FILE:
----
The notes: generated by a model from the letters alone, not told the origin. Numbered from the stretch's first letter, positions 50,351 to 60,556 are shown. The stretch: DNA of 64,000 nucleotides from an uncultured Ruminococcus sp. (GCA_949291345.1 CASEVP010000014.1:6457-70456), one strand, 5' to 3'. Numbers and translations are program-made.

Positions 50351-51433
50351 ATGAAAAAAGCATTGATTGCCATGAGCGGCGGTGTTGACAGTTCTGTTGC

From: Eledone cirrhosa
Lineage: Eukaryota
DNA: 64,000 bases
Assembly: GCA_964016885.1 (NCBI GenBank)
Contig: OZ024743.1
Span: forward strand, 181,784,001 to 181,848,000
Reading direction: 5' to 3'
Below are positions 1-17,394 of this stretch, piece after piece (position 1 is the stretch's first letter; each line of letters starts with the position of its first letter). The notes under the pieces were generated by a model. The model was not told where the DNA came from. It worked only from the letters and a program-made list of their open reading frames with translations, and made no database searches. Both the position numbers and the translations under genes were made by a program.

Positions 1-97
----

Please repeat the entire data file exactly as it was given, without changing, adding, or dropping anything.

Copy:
The notes: generated by a model from the letters alone, not told the origin. Numbered from the stretch's first letter, positions 50,351 to 60,556 are shown. The stretch: DNA of 64,000 nucleotides from an uncultured Ruminococcus sp. (GCA_949291345.1 CASEVP010000014.1:6457-70456), one strand, 5' to 3'. Numbers and translations are program-made.

Positions 50351-51433
50351 ATGAAAAAAGCATTGATTGCCATGAGCGGCGGTGTTGACAGTTCTGTTGC

From: Eledone cirrhosa
Lineage: Eukaryota
DNA: 64,000 bases
Assembly: GCA_964016885.1 (NCBI GenBank)
Contig: OZ024743.1
Span: forward strand, 181,784,001 to 181,848,000
Reading direction: 5' to 3'
Below are positions 1-17,394 of this stretch, piece after piece (position 1 is the stretch's first letter; each line of letters starts with the position of its first letter). The notes under the pieces were generated by a model. The model was not told where the DNA came from. It worked only from the letters and a program-made list of their open reading frames with translations, and made no database searches. Both the position numbers and the translations under genes were made by a program.

Positions 1-97